A new foundation in Georgia
is urging atheists and secularists to donate more to charity in order to show
that their generosity equals that of churchgoers — even if their checkbooks
haven’t shown it thus far.
“The nonreligious are
generous and compassionate, but our giving lags behind the religious,” said
Dale McGowan, executive director of Foundation Beyond Belief. “It’s time for
those of us who are otherwise engaged on Sunday mornings to have our own easy
and regular means of giving.”
The recently formed
foundation seeks to “focus, encourage and demonstrate the generosity and
compassion of atheists and humanists” and also provide “a comprehensive
education and support program” for nonbelieving parents, according to its web
The foundation has good
reason to be concerned — a 2000 survey by the charitable giving group
Independent Sector showed that 87.5 percent of all charitable contributions
come from religious donors.
That doesn’t mean atheists
aren’t giving; it just means believers give more, most often to their religious
congregations. In 2007, Americans gave a total of $129 billion, and nearly
two-thirds of that went to some kind of religious organization, according to a
of Labor Statistics survey.
Chicago-based Cygnus Applied
Research surveyed more than 17,000 U.S. charitable donors, and found that in
2008, religious donors gave an average of 16 percent more than other donors.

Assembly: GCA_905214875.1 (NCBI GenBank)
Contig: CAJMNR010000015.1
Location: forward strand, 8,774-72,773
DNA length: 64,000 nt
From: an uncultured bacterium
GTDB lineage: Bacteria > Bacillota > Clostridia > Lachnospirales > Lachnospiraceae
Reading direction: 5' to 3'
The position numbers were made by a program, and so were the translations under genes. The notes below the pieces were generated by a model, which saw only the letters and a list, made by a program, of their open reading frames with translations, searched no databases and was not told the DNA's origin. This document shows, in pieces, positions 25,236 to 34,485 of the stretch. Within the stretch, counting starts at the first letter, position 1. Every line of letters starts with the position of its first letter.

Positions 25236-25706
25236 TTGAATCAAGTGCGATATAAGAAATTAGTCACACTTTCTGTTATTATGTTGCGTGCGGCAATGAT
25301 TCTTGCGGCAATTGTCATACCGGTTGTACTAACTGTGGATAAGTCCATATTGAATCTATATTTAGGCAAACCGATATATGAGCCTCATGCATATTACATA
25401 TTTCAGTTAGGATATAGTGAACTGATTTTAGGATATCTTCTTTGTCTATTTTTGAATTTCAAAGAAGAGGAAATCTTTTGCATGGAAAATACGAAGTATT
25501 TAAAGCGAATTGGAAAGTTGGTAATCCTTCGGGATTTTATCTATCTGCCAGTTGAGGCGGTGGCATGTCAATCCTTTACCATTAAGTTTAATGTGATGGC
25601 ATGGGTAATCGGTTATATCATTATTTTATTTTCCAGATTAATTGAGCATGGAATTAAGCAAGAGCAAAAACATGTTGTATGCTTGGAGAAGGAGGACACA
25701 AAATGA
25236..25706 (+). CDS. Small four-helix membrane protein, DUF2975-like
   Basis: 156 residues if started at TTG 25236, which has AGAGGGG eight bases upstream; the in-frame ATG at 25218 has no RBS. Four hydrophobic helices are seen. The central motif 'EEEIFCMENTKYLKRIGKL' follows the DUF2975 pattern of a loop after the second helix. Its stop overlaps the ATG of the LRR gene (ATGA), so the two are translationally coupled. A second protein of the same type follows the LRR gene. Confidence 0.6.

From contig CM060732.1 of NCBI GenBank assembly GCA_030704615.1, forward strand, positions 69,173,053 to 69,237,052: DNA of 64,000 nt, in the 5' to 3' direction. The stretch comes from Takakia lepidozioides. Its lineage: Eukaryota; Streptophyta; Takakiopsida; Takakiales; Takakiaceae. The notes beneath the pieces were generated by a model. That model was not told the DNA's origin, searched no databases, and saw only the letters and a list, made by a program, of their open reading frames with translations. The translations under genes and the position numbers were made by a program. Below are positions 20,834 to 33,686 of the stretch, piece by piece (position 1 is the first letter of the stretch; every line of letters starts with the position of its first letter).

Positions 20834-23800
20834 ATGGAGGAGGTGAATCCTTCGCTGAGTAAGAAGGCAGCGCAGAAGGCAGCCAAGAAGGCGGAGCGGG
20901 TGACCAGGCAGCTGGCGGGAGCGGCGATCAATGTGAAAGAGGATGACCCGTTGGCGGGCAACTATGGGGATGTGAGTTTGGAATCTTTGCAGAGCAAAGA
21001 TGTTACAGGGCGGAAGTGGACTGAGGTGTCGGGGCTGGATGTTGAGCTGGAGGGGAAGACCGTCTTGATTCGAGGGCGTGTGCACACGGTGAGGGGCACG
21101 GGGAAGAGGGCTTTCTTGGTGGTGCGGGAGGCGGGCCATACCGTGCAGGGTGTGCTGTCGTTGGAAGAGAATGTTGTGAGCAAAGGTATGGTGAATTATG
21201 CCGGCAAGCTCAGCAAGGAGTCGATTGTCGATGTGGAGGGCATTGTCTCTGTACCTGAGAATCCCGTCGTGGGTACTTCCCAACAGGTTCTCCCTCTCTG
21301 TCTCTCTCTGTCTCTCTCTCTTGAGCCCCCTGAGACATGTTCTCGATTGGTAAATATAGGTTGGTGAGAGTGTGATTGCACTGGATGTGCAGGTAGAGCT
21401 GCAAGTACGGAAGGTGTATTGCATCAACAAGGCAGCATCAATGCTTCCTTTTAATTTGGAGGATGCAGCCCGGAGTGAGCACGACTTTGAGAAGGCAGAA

That’s because religious
institutions — almost more than any other — teach altruism as a central tenet,
said Sylvia Ronsvalle, executive vice president of Empty Tomb, a research firm
in Champaign, Ill., that tracks church giving.
McGowan, a self-described
secular humanist, said the nonreligious don’t lack the desire to give, just the
“Churchgoers are passed the
plate and asked to donate 52 times a year while their neighbors watch,” McGowan
said. “But atheists don’t really congregate, so we’re not nudging each other in
public to give to charity week after week. We don’t have systematic
opportunities for generosity.”
McGowan isn’t alone in
feeling nonbelievers could do better.
“Churches and other
religious groups have a centuries-old institutional advantage in that they can
rally the faithful to causes at will,” said Paul Fidalgo, a spokesman for the Secular
Coalition for America. “We in the secular community are building our own
as we speak, working to help people in need.”
Through its web site,
Foundation Beyond Belief is hoping to harness the power of social media to
create a virtual congregation that encourages non-churchgoers to give. Members
can sign up for a monthly automated donation, and can also decide how to
distribute their money among various charities.
The foundation chooses
charities specializing in health, education, poverty, environment, child
welfare, human rights, animal protection, peace and support for nonreligious
parents. Charities are selected based on their impact and efficiency, and must
not proselytize to their recipients.
Members can indicate how
they want their donations spent, as well as nominate new charities to receive
the funds. If members don’t like where the money is going, they can shift their
donation toward a different recipient.
The group has a goal of
$500,000 by the end of 2010. It also hopes to grow its membership from 250 to